Asked whether he had seen any Turkish police or soldiers during his border crossings, C.A. said: "Turkey permits the crossings to Dawla [the Islamic State]. My first time, I came face to face with a military police officer. They see you, but pretend they don't," Only once, he said, the last time he returned to Turkey was he caught - and that time he was taken before a judge, who released him. Asked about how ISIS views Turkey, and whether "talk that ISIS militants may [be planning to or intending to] conduct operations inside Turkey" was true, C.A. answered: "Dawla loves Turkey, because of the ease it provides at the borders and for its allowing safe passage to fighters of many nationalities. The mujahideen there [in the Islamic State] criticize Turkey because it is not ruled by Allah's rule, but there is no thought or intention to fight Turkey. Turkey, on the other hand, helps us because we fight particularly against the Kurdish PKK. Allah knows, if ISIS is given one month without the [coalition and Russian] air raids, we will eliminate the PKK."[11]  

Turkish Jihadi: "Jihad Is A Religious Obligation, Like Daily Prayers; If A Muslim Is Hurt In The Arctic, We Would Go There Too"

The major mainstream Turkish daily Hurriyet tracked ISIS in five Turkish cities, interviewing the families of many who had joined ISIS, and some jihadis. The report, published September 22, 2014, showed how easy it was for thousands of Turkish and foreign fighters to cross the southeastern border of Turkey into Syria, and how a new breed of Islamist associations, Islamist lodges, Islamist chat rooms, and Islamist bookstores and cafes were popping up around the country encouraging young Turks to join the jihad and to receive Islamic education and preliminary training. The report also mentioned young jihadis who had fought alongside ISIS or the Al-Qaeda affiliate Jabhat Al-Nusra and who had returned to Turkey to receive medical treatment after being wounded.

An ISIS recruit, interviewed in Istanbul, told the reporters that he had entered Syria five times. Like the other recruits, he said, he had been escorted by militants to the border, jumped the fence, and ran into one of the houses on the Syrian side. First, he had joined Jabhat Al-Nusra, but then switched to ISIS. Asked whether he would also go to fight in other Muslim countries, he answered: "It is a religious obligation. Jihad [is] like daily prayers. If a Muslim is hurt in the Arctic, we would go there too."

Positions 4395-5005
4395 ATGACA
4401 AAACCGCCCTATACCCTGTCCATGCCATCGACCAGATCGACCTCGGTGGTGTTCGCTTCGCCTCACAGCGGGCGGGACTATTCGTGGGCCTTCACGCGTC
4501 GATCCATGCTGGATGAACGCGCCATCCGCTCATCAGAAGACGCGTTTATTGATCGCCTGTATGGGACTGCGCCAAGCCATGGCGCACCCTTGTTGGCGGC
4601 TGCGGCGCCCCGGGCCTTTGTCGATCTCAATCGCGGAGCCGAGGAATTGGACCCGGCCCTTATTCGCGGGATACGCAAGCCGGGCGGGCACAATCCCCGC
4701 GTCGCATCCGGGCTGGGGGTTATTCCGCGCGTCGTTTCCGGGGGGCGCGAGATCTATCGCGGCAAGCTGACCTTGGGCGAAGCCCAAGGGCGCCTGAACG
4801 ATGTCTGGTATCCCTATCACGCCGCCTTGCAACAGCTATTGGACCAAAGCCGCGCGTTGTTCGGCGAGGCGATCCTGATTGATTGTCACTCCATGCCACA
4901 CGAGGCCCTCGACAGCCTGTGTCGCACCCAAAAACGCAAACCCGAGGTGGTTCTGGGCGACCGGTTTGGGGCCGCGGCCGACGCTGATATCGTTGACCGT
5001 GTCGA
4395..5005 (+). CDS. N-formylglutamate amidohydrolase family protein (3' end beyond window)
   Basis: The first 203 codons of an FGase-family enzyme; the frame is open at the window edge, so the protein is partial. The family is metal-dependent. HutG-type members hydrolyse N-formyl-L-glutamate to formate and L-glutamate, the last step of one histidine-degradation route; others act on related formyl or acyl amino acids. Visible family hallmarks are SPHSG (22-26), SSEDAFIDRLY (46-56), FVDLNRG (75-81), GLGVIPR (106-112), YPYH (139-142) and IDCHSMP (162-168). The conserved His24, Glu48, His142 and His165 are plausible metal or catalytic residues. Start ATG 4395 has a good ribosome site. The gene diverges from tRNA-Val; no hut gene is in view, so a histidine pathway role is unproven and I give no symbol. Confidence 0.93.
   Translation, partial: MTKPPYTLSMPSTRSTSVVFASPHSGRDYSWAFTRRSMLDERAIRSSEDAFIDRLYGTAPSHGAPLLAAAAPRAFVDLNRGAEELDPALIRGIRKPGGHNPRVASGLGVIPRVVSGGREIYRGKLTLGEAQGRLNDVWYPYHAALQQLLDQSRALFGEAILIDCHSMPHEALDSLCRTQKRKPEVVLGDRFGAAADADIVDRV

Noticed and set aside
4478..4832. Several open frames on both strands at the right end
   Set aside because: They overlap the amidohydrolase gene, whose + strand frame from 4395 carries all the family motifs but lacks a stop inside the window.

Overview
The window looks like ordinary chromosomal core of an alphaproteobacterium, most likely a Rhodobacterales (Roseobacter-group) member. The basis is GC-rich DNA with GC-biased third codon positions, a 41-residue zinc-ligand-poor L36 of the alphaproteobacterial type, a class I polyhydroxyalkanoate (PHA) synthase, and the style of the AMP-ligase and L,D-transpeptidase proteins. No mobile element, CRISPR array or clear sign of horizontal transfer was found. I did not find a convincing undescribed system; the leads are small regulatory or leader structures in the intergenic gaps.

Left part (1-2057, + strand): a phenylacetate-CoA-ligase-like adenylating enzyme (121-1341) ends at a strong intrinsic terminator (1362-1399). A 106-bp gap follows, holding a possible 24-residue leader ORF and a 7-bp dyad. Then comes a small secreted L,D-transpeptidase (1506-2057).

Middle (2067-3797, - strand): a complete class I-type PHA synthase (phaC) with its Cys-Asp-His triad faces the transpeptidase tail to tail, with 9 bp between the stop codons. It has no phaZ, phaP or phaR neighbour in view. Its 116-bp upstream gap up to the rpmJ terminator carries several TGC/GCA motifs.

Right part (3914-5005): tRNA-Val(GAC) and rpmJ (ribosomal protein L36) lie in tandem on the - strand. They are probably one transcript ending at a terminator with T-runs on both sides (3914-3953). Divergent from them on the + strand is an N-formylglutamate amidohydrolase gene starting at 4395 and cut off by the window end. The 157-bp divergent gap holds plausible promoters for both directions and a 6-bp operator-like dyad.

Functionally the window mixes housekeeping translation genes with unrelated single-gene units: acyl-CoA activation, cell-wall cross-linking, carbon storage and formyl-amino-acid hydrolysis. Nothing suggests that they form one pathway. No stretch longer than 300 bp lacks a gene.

Worried families told Hurriyet that that their sons had gone "to die for the Muslims." A father in Gaziantep said that his son, 22, and nephew, 34, had both left to join ISIS, and that when he reported this to police, he was told: "Everybody goes there [to ISIS]. Don't mess with this issue, so as not to get yourself into trouble."[12]

In a July 23, 2015 column titled "ISIS Among Us," Aydin Engin wrote in Cumhuriyet that not only were the suicide bomber who carried out the June 5, 2015 attack at the pro-Kurd Peoples' Democratic Party (HDP) campaign rally in Diyarbakir, killing six and wounding 400 and the one who carried out the July 20, 2015 attack in Suruc, killing 33, Turkish citizens who had joined ISIS, but that there were thousands more like them across Turkey. He also wrote that ordinary citizens in all the cities and towns of the southern border provinces of Turkey can easily point out ISIS houses, ISIS cells, the wounded ISIS militants brought in daily from Syria to their hospitals, and groups of ISIS members sitting at tables in restaurants. Engin asked how it would be possible for the AKP government and the MIT not to be aware of what every citizen knows so well - i.e. that ISIS is everywhere in Turkey.[13]  

ISIS Affiliates In Istanbul Hold Events, Call For Jihad - Without Interference By Turkish Security

While Turkish police are always present at protests, and frequently disperse crowds with water cannon, pepper gas, and, sometimes, bullets, Islamist organizations are allowed to openly demonstrate and call for shari'a law and jihad, in major cities. Similarly, the AKP government closes down media outlets and websites of dissenters and Kurds, while Islamist websites disseminating ISIS propaganda are left to operate freely.

ISIS-affiliated group at an encampment in an Istanbul park allocated to them by the AKP celebrates Ramadan, praises ISIS, and calls to jihad. Photos: Rotahaber and Twitter, July 29, 2014.


[1] See MEMRI Inquiry & Analysis No 1165, Dictatorship In Erdogan's Turkey - Part II: The Domestic Scene On The Eve Of Crucial General Elections, June 5, 2015.

[2] Diken (Turkey), November 26, 2015.

[3] Cumhuriyet (Turkey), May 29, 2015.

[4] Cumhuriyet (Turkey), November 27-present , 2015

[5] Cumhuriyet (Turkey), June 11, 2015.

[7] Cumhuriyet, Zaman (Turkey) December 18, 2015

[8] Halk TV (Turkey), December 22, 2015.

[9] Zaman (Turkey), December 23, 2015.

[10] Birgun (Turkey) September 22, 2014.

[11] Birgun (Turkey), July 8, 2015.

[12] Hurriyet, (Turkey), September 22, 2014

[13] Cumhuriyet (Turkey), July 23, 2015.